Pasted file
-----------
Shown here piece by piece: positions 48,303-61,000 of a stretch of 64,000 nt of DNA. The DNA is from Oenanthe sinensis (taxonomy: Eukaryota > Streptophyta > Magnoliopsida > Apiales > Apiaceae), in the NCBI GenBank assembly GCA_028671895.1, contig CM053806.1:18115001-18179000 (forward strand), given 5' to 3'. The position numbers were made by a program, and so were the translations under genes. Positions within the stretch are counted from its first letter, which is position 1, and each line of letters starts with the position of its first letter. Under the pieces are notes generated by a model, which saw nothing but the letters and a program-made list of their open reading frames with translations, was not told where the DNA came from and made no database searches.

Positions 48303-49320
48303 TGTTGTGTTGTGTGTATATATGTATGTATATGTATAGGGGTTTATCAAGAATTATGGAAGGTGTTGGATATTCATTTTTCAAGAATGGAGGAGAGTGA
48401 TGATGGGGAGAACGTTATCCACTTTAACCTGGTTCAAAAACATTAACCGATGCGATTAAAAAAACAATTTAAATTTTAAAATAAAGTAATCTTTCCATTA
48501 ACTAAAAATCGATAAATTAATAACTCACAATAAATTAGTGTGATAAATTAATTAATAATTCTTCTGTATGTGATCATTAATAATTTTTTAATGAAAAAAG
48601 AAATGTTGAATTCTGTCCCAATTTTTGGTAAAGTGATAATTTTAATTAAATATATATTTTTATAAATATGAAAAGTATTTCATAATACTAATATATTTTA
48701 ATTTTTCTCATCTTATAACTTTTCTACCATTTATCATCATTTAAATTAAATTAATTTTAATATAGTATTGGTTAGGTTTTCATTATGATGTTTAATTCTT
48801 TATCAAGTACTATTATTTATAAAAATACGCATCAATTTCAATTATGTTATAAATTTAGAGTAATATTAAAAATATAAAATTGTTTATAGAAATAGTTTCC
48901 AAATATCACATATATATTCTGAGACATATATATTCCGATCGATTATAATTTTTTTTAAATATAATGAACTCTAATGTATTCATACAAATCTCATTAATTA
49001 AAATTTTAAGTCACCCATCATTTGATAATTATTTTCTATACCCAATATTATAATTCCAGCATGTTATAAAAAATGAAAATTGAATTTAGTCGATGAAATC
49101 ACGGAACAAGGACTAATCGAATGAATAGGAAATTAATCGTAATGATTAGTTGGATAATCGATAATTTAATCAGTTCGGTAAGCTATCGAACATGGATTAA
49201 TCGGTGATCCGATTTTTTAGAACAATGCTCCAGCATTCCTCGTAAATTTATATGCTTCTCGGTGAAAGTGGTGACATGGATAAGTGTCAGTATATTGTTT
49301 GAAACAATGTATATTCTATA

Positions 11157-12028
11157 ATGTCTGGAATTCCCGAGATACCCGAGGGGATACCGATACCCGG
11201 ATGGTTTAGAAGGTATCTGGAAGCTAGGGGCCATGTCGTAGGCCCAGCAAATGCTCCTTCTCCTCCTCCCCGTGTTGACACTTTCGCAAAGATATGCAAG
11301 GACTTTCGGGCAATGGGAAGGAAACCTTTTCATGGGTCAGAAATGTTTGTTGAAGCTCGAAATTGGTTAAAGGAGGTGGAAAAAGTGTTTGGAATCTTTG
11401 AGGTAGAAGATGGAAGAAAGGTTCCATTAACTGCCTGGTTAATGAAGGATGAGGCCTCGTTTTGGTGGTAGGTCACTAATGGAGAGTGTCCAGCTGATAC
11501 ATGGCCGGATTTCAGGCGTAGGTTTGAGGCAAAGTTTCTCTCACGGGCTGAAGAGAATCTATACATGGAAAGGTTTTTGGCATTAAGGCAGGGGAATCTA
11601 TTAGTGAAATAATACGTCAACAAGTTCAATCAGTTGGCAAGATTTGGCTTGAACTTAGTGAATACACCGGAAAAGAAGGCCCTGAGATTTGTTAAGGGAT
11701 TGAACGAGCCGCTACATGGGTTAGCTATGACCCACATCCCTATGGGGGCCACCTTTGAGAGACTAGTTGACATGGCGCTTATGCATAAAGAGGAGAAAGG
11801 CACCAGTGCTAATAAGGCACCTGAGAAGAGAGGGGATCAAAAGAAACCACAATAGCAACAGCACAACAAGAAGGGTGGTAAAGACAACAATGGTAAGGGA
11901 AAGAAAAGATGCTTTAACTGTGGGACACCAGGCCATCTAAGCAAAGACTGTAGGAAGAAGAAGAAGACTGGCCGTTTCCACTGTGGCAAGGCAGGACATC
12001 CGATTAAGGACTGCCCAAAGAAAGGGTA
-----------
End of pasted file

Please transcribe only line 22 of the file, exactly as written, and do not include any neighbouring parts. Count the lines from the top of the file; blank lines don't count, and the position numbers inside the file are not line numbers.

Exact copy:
11801 CACCAGTGCTAATAAGGCACCTGAGAAGAGAGGGGATCAAAAGAAACCACAATAGCAACAGCACAACAAGAAGGGTGGTAAAGACAACAATGGTAAGGGA